Urban Vertical Mushroom Farms at ARCAM Food and Architecture Fair – 1st place Jury selection

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Jacques Abelman/groundcondition in collaboration with Marijke Bruinsma/de Stuurlui stedenbouw

This projects aims to capture a part of the urban waste stream in the form of used coffee grounds and transform it into food— delicious oyster mushrooms.

At the same time, the project aims to makes the process of recuperation, transformation, and harvesting visible by locating it in public space.

Our point of departure was the fact that Amsterdam has over 4000 cafes, hotels, and restaurants that generate around 20,000 kilos of coffee grounds every day.  The spent coffee is normally mixed with other trash and landfilled.

Mushrooms are such efficient biological machines— 100% bio-efficient according to mycologist Paul Stamets— that a quarter of the mass of the used coffee becomes mushrooms. The end product of growth, besides the protein rich oysters, is a rich humus that’s a sort of super-compost.

Our idea is to partner with restaurants and cafes in central Amsterdam and use the many narrow, protected, and shaded alleys or stegen to site our vertical mushroom tubes. Our intention is also to beautify the space, and make ignored and underutilized alleys in to magical, mysterious, and nutritional destinations.

We showed the prototype at the “Appetizing Architecture” / ARCAM Food and Architecture Fair and were selected as winners from among eight finalist projects.


beating blue heart

Redesigning the urban fringe: culture + ecology = new landscape park for Utrecht’s green ring

8mb PDF_Jacques_Abelman_Landscape Park Proposal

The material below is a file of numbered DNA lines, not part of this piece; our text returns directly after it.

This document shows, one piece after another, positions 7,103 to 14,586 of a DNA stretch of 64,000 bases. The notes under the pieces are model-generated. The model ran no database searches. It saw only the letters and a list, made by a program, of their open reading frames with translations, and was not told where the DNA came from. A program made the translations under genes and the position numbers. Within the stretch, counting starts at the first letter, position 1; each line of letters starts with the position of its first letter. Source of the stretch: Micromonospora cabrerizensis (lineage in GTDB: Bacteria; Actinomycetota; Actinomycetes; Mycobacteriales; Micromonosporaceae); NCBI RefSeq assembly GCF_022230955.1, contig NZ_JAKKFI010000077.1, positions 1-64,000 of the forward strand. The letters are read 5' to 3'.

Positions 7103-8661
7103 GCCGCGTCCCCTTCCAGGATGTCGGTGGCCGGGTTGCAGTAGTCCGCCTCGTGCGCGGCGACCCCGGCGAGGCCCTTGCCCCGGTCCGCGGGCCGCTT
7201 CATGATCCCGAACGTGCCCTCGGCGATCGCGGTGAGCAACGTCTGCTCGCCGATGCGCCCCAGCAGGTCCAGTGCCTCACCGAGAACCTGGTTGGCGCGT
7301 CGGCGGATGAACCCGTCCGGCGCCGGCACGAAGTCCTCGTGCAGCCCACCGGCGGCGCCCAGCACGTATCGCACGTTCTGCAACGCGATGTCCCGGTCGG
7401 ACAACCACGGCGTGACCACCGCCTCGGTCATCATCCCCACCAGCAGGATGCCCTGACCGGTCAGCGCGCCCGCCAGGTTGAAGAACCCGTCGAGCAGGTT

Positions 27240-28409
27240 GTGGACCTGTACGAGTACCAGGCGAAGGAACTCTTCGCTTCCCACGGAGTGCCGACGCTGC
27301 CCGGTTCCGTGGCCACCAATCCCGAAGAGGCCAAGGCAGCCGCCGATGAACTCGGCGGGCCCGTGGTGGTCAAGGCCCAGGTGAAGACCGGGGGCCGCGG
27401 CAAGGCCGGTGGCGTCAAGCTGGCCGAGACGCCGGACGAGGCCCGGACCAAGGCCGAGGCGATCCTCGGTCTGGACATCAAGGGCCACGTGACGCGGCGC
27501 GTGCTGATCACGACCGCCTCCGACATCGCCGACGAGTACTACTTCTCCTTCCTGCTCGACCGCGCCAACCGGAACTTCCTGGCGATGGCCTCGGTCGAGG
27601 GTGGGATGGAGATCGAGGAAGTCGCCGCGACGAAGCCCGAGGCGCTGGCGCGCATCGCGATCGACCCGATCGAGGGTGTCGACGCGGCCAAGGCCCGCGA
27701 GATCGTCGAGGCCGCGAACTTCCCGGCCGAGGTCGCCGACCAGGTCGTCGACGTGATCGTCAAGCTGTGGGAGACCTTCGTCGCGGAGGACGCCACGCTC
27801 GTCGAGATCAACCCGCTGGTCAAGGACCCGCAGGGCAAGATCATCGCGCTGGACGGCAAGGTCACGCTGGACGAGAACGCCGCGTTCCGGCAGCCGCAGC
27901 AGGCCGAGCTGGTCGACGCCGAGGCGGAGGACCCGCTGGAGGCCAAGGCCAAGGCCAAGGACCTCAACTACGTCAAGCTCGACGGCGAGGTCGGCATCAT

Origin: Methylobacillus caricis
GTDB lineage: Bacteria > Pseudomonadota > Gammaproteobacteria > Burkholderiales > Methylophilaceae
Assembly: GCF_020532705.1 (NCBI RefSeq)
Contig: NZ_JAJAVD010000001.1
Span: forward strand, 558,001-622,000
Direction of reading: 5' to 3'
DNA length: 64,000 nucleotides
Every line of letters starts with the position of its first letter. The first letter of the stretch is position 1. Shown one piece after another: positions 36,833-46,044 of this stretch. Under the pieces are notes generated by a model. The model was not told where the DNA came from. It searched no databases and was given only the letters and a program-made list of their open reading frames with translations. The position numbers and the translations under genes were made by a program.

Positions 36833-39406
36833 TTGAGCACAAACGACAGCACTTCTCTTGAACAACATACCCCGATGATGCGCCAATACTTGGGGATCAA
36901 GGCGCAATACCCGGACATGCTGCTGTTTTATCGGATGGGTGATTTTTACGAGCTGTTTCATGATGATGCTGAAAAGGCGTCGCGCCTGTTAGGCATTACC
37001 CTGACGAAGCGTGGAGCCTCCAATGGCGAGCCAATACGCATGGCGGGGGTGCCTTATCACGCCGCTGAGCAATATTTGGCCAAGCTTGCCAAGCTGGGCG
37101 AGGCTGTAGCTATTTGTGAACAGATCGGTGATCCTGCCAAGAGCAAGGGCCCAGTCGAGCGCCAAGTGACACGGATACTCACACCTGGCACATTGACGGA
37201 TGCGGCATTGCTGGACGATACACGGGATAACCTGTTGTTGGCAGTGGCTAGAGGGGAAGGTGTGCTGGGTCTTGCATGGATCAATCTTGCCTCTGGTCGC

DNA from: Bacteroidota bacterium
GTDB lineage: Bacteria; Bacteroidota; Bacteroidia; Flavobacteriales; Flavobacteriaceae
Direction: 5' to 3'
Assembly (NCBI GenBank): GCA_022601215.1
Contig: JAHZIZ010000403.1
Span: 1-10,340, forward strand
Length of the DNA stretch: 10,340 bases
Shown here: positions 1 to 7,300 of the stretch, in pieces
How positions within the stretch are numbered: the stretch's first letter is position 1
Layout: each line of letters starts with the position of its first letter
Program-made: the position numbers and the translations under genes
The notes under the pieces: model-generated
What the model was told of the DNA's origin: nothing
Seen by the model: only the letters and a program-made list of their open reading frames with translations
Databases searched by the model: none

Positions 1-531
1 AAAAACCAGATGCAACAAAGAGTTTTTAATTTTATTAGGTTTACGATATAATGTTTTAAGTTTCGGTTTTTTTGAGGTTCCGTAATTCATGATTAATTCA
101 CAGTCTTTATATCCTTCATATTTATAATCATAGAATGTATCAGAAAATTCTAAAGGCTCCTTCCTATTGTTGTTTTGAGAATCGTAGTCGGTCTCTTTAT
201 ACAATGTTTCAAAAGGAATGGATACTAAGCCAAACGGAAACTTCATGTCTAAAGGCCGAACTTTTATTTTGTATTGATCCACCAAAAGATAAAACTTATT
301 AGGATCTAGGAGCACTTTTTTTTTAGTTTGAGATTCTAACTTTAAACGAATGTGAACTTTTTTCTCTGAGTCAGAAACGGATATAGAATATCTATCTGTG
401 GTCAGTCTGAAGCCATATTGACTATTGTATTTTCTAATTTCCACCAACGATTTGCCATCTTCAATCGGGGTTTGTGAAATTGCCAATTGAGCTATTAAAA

Project Brief from instructor Patrick McCabe ( http://www.redscape.nl )

Based on the classic Dutch concept of compact city, Utrecht has undergone major transformations in the last ten years. Intensification of urban areas, the realisation of Leidse Rijn (VINEX) and countless large infrastructure projects have been key steps in the city’s ambition to grow. However the benefits of this development are not always evident. On the eastern flank of the city’s margins, a greenbelt area otherwise known as the “Kraag van Utrecht”, is a good example. The area ( about 5km x 5km) is a result is what some might describe as an inconclusive urban condition; a marginal urban landscape sliced into bits and pieces by motorways and train lines, sporadically filled in by so-called green urban functions, a campus, a golf course, new nature, but missing a clear idea for future development. Slowly but surely this green belt is being encroached upon by neighbouring local authorities who are eager to find new building locations for its own inhabitants. The area is rich in history, forming part of the ‘kraag’ or belt of defensive forts, built as part of the New Dutch Waterline. Most of the forts have limited use. It forms part of the important ecological structure of Utrecht as well as housing the Uithof, the city’s university district and centre of learning.

Develop a new vision for this area based on a theme of your choosing, in which the tension between city and landscape is central. Take a stand, form an opinion. The area will transform but why and how? This is your decision. What is your vision for this area? What will it be like when you’re 64? Choose a strategy and demonstrate its potential for change. Search for ways, in which the tension between city and landscape, i.e the border condition, can be transformed to give new interpretations for living, leisure, infrastructure, nature or other activities. What would you like to research? Where would you like to create change? How would you like to transform? Recognise and identify the processes, the often concealed and sometimes unspoken rules of order, the players, and playmakers. Don’t use your creeping common sense, use your intuition.

Vormstudie – looking for chair DNA

The Form Study classes at the Academy pair architecture / urbanism / landscape students with practitioners from outside their discipline in order to venture into uncharted waters of design experience. For eight weeks I had the pleasure of working with Pieke Bergmans, a dutch industrial designer with playful and sharp ideas. In this vormstudie we found a creative refuge, a place where design exercises were unfettered by the constraints of architectural demands. On day she plucked an empty milk cartridge up of the table and asked us to start drawing, and to investigate something about it that would lead us to make a chair.